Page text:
Abstract P404: “Mediterranean” Dietary Pattern for the Primary Prevention of Cardiovascular Disease: A Cochrane Systematic Review
Background: Observational studies have confirmed benefits of adherence to a Mediterranean dietary pattern on CVD risk factors. Clinical trial evidence is limited, mostly in secondary prevention.
Objective: To determine the effectiveness of dietary advice to follow a Mediterranean style diet or the provision of foods relevant to the Mediterranean diet for the primary prevention of CVD.
Methods: The following electronic databases were searched with no language restrictions from their inception to October 2011: MEDLINE, EMBASE, Web of Science, the Cochrane Library and trial registers. Studies were included if they fulfilled the following criteria: study design - randomized controlled trials (RCTs), participants - free of CVD (includes those at high risk), intervention - advice to follow a Mediterranean dietary pattern or provision of foods relevant to the Mediterranean diet. At least 2 of the following components were required to meet our inclusion criteria: (1) high monounsaturated/saturated fat ratio (use of olive oil as main cooking ingredient) (2) low to moderate red wine consumption (3) high consumption of legumes (4) high consumption of grains and cereals (5) high consumption of fruits and vegetables (6) low consumption of meat and meat products and increased consumption of fish (7) moderate consumption of milk and dairy products, comparator - no intervention or minimal intervention, outcomes - diagnosis of CVD or change in the risk factor profile for CVD (blood pressure, lipids).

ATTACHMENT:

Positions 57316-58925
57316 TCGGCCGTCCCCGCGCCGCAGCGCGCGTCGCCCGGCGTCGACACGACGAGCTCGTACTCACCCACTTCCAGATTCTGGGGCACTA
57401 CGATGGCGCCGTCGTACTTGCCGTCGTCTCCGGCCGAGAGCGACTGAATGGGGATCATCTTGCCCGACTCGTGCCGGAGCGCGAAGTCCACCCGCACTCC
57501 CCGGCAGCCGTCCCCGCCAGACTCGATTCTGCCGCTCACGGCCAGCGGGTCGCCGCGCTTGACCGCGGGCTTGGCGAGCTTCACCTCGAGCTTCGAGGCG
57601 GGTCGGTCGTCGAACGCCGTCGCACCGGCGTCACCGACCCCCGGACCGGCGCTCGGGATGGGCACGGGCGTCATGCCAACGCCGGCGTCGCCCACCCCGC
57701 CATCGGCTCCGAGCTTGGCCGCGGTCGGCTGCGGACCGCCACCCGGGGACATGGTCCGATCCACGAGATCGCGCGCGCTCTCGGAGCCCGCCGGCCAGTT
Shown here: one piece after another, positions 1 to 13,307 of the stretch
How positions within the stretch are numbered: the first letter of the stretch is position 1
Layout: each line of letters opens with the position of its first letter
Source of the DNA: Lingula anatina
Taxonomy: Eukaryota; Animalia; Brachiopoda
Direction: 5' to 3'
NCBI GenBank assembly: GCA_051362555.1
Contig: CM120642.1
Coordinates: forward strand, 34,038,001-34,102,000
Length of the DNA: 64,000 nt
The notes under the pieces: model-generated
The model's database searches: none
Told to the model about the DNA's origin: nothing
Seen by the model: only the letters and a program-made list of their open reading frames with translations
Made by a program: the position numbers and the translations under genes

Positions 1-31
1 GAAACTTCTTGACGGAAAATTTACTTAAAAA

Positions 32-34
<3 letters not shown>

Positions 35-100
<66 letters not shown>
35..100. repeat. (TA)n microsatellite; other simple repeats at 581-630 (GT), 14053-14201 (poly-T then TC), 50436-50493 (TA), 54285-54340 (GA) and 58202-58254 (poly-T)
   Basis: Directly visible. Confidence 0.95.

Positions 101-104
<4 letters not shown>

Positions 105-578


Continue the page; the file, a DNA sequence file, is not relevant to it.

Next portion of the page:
Results: Database searching resulted in 8535 hits of which 183 went forward for formal inclusion/exclusion, 6 RCTs met the inclusion criteria. Included trials were heterogeneous in the participants recruited, the intervention, outcomes reported and follow-up periods. In all trials the intervention was dietary advice. Only one trial, the largest with 19,541 postmenopausal women randomised reported clinical events and showed no effect of a Mediterranean style dietary pattern on fatal and non fatal endpoints at 8 years follow up (WHI). Cardiovascular risk factors were measured in all trials but heterogeneity between trials precluded meta-analysis for most outcomes with the exception of LDL cholesterol where 3 trials contributed to the analysis. There was a small reduction in LDL cholesterol with the dietary intervention (mean difference -0.07 mmol/L, 95% CI -0.13, -0.01), with results dominated by the WHI trial. Individual trials showed some favourable effects on reducing total cholesterol and blood pressure.
Conclusions: There are currently very few RCTs that met our inclusion criteria to examine the effectiveness of the Mediterranean dietary pattern for the primary prevention of CVD. The limited evidence suggests some favourable effects on cardiovascular risk factors but more trials are needed to confirm this.
- © 2013 by American Heart Association, Inc.